Going Lean

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The automotive and horticulture industries have a lot in common. Well, they can, anyway. It’s all about streamlining the production process. Toyota is one of the most successful examples of a "lean" company — one that does what the customer wants, and only what the customer wants — in order to reduce waste. The concept is called lean manufacturing, and it’s catching on in the green industry.

"It’s about not overproducing in terms of finished product, but also in terms of daily activities," says Andy Rogish, quality systems manager for Yoder Brothers, Inc., which has implemented lean practices in its greenhouses. "For instance, if I double or triple handle pots in my delivery process, the customer will eventually care, whether they realize it or not, because the more I handle the pots and deliveries, it’s going to require more labor. If I’m touching a pot two or three times, I’m adding no value to the product, it slows down my processes and it requires me to have a longer lead time, so I need more notice form the customer before he wants anything. Those extra costs I incur in labor and in lead time will be passed on to the customer."

What Does Lean Mean?

With lean manufacturing, waste is eliminated and operations become more efficient. Rogish explains that every activity someone does falls into one of two broad categories: waste or value. Value is anything that changes the form, fit or function of the product and the customer is willing to pay for. Everything else is some form of waste. Waste, however, can then be divided into two categories: necessary waste, which is activity that adds no value to a product but can’t be eliminated, and regular waste, which can and should be eliminated.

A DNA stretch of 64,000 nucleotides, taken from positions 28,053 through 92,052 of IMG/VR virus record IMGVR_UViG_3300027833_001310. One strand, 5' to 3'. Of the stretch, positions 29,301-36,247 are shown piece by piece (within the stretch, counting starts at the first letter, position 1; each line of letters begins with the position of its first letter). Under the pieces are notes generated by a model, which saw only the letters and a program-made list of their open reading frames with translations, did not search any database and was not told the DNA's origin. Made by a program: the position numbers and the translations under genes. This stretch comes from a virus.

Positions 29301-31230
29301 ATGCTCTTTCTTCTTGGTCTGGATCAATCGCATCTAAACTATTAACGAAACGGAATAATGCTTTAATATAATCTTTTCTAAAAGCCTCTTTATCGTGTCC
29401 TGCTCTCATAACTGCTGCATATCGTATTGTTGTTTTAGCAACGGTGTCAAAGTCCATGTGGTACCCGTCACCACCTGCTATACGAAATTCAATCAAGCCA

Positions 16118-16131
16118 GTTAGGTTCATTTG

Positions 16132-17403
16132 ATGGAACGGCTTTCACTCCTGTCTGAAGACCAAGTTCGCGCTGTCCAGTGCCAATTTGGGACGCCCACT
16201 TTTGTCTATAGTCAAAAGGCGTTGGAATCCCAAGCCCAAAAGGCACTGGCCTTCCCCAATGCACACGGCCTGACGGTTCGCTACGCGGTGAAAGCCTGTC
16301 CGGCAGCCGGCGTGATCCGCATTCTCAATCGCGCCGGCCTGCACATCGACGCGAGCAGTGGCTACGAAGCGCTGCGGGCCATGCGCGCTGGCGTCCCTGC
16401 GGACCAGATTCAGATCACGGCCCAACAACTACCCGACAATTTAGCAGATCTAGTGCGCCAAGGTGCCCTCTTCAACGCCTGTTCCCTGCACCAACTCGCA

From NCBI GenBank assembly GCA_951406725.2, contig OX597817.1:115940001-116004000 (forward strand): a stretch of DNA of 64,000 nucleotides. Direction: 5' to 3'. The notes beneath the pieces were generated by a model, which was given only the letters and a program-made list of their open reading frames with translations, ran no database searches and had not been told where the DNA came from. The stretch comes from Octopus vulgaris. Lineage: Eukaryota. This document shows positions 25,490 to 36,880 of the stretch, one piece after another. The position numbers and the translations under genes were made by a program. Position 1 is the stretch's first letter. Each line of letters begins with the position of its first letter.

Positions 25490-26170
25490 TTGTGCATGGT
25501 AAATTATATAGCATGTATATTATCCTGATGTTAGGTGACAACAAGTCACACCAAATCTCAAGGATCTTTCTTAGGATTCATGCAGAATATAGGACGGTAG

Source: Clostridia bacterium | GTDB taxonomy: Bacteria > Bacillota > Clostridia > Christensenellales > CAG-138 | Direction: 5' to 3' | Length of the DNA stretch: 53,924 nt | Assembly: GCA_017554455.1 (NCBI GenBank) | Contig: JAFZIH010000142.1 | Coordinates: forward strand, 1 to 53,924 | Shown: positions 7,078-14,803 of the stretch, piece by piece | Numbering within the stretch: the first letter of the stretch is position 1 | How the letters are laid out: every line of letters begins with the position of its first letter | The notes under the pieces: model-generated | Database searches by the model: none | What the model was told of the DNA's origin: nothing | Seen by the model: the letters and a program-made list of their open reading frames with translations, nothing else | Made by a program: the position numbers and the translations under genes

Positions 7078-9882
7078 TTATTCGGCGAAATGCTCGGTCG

"Lean is needed in our industry not only to preserve our livelihood but to protect family business core values that make our industry so distinctive in the American landscape," says Rogish. "Most folks in our industry start as a family business, with the family member owner/operator in the driver’s seat. As businesses grow beyond the ability of one owner/operator to manage, he starts to fade into the background and he’s been replaced with a corporate culture. An unfortunate aspect of a corporate culture is that it builds functional silos. You get pockets of expertise that are an inch wide and a mile deep. Everybody knows a lot about their jobs, but not about the glue that holds their functions together and makes them act as a unified whole, and that’s where lean comes in. It has the ability to reach across those functional silos and create a structured, integrated team approach to solving problems like price pressure and margin management." 

Doing More With Less

Gary Cortes, a partner in FlowVision, a consulting company that focuses on lean manufacturing and supply chain, says one of the best things about lean implementation is that it requires minimal investment. FlowVision’s goal is to keep costs down as much as possible.

"We don’t look at investing in new software or new equipment — we try to do with what they have," Cortes says. "In everything we do, we focus on minimal capital investment and minimal automation, because a lot of times, you have to be high volume to be able to justify automation. There are a lot of mom and pop type nurseries out there that could spend hundreds of thousands of dollars on automation equipment that can produce a lot more than what they’ll ever be able to sell. That really doesn’t make sense."